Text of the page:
For some people, they might not have been ready and totally committed to their recovery but that isn't true for everyone. Even though relapse can be dangerous, it's also not uncommon during recovery. Some people relapse more than once during their recovery before they're able to achieve long term sobriety, while others are able to get back on track immediately after the first time.
People who attempt to recover from addiction on their own without some form of treatment, guidance and support don't understand the difficulties they may face during recovery. They haven't worked through problems that may have fed into their substance use and issues caused from their addiction. They don't realize the changes that have taken place inside their body mentally and physically due to substance use so their unaware of the problems their going to face emotionally and physically during recovery.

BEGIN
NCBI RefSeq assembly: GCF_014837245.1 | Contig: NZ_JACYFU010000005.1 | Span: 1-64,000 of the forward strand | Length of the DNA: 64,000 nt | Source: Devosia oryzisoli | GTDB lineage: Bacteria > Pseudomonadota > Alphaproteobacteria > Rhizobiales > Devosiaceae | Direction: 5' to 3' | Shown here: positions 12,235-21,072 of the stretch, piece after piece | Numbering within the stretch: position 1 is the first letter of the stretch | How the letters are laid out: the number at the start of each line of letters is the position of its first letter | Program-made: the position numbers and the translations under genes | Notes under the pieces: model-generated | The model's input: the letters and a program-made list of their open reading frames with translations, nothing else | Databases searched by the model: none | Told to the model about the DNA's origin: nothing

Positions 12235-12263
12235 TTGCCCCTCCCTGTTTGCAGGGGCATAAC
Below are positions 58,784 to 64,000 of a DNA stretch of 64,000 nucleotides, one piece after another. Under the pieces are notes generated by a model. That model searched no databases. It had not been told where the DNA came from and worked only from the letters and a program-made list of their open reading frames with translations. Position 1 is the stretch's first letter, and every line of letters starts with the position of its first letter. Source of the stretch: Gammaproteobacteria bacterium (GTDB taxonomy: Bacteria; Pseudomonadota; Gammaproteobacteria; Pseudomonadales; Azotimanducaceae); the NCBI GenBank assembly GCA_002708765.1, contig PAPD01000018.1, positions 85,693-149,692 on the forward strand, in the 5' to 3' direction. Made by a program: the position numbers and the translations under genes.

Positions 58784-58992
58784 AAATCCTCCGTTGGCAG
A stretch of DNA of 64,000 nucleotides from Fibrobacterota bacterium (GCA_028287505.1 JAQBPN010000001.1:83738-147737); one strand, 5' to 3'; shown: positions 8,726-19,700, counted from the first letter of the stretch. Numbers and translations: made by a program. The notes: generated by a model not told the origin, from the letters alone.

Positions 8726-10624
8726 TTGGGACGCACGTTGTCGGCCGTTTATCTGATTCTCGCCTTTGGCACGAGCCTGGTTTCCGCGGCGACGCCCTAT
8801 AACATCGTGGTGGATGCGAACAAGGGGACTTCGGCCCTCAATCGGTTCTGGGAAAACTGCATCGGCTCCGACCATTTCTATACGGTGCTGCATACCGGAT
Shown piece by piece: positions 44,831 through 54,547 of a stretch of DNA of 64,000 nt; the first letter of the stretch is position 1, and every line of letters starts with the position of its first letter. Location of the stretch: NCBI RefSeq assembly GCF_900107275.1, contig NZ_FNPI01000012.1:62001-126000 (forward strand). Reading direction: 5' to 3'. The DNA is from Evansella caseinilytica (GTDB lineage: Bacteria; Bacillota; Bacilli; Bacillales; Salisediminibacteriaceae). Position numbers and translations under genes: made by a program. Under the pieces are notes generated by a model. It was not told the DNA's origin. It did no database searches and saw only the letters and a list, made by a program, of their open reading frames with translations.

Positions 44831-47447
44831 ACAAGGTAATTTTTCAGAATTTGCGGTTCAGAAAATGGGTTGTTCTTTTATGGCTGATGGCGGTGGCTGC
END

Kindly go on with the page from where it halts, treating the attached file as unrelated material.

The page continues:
It's different for everyone but a lot of people that relapse during their recovery from alcohol or drug addiction feel they have failed and let themselves and everyone that cares about them down. Some people don't blame themselves. Instead they blame others or feel that treatment failed so they just give up. You have to understand that addiction is a serious illness that didn't take place overnight. The longer a person has had a problem with drugs or alcohol the more mental, emotional and sometimes physical damage it has caused.